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John Mark Reynolds- Contributor

John Mark Reynolds is the founder and director of the Torrey Honors Institute, and Associate Professor of Philosophy, at Biola University.

The One Great Deed that Undid John F. Kerry
The forever hero...
[John Mark Reynolds] 2/12/04

What is one to make of John Kerry? He was a singularly brave man when barely out of boyhood. Called upon to serve, he did so with distinction. He did a certifiably good thing at an age when most of us are accomplishing nothing. Those of us born too late to witness the events of Kerry’s war can only look with admiration on a man with such a record. One aspect of his life, before he even really began to live, is immune from criticism for all time.

The justified, but heady, approval of one’s conscience at such an early age can be destructive to development. Kerry came from the sort of rich, blue blood family where feelings of being “special” are instilled at an early age. Then, he became a hero. A real hero.

Knowing he had done the right thing in war seems to have justified in his mind every other decision he has taken. Just as a dieter who has been “good,” feels he can splurge, Kerry seems to feel that his one great deed allows him to live for himself and his own advancement for the rest of his life.

Kerry has an eye, a truly remarkable talent, for what a business friend of mine calls “personal branding.” Kerry is now remarkable at little else, but this. He is good at being for himself. Having tasted public approval once, John Kerry becomes what he needs to become to go on receiving the approval of whatever piece of the nation he faces. He is Irish on Saint Patrick’s Day. He is Jewish as the New York primary approaches. He is Boston elite when there is money to be raised, but an angry populist when the money is being spent. He has married well, very well, twice. His wives have been able to support him in the manner to which his bluest of blue blood streams was accustomed. Even his name seems like a careful contrived bit of stagecraft as a confused and aging Edward Kennedy is trundled out to shout and meander in favor of "another" JFK.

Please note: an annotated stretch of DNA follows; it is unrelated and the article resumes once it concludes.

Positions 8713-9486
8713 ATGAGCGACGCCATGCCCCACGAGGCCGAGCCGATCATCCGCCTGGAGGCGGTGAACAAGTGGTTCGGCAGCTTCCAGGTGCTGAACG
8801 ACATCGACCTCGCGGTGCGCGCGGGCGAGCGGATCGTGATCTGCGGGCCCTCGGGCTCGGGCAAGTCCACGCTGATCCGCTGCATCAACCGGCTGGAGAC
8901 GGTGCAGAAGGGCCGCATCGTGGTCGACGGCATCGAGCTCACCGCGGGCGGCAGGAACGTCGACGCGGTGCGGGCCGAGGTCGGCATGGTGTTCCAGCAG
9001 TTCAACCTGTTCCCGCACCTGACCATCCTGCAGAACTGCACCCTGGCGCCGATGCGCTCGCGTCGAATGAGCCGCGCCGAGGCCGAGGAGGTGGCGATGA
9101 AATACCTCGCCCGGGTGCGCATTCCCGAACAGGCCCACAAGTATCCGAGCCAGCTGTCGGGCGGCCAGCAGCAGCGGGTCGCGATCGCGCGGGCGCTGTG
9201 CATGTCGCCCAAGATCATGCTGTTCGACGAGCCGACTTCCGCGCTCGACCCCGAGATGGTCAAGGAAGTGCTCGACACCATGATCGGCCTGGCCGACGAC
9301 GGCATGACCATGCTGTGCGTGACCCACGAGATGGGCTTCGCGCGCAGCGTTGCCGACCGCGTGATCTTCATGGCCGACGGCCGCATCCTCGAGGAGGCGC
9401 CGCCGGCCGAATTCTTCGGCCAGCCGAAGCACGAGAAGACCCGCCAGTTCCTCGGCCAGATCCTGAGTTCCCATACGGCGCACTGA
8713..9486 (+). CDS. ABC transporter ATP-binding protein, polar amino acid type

That is not to say that Mr. Kerry is really a liberal. Howard Dean is right. Mr. Kerry’s great conviction is in the future of Mr. Kerry, not in any ideology. This has made him quite cautious about actually doing much of anything in public life. Since the public Mr. Kerry needs to remain viable in the shifting winds of public favor to serve the private Mr. Kerry, he has, by divine providence, served the public good. His greatest accomplishment in the Senate has been to do almost nothing.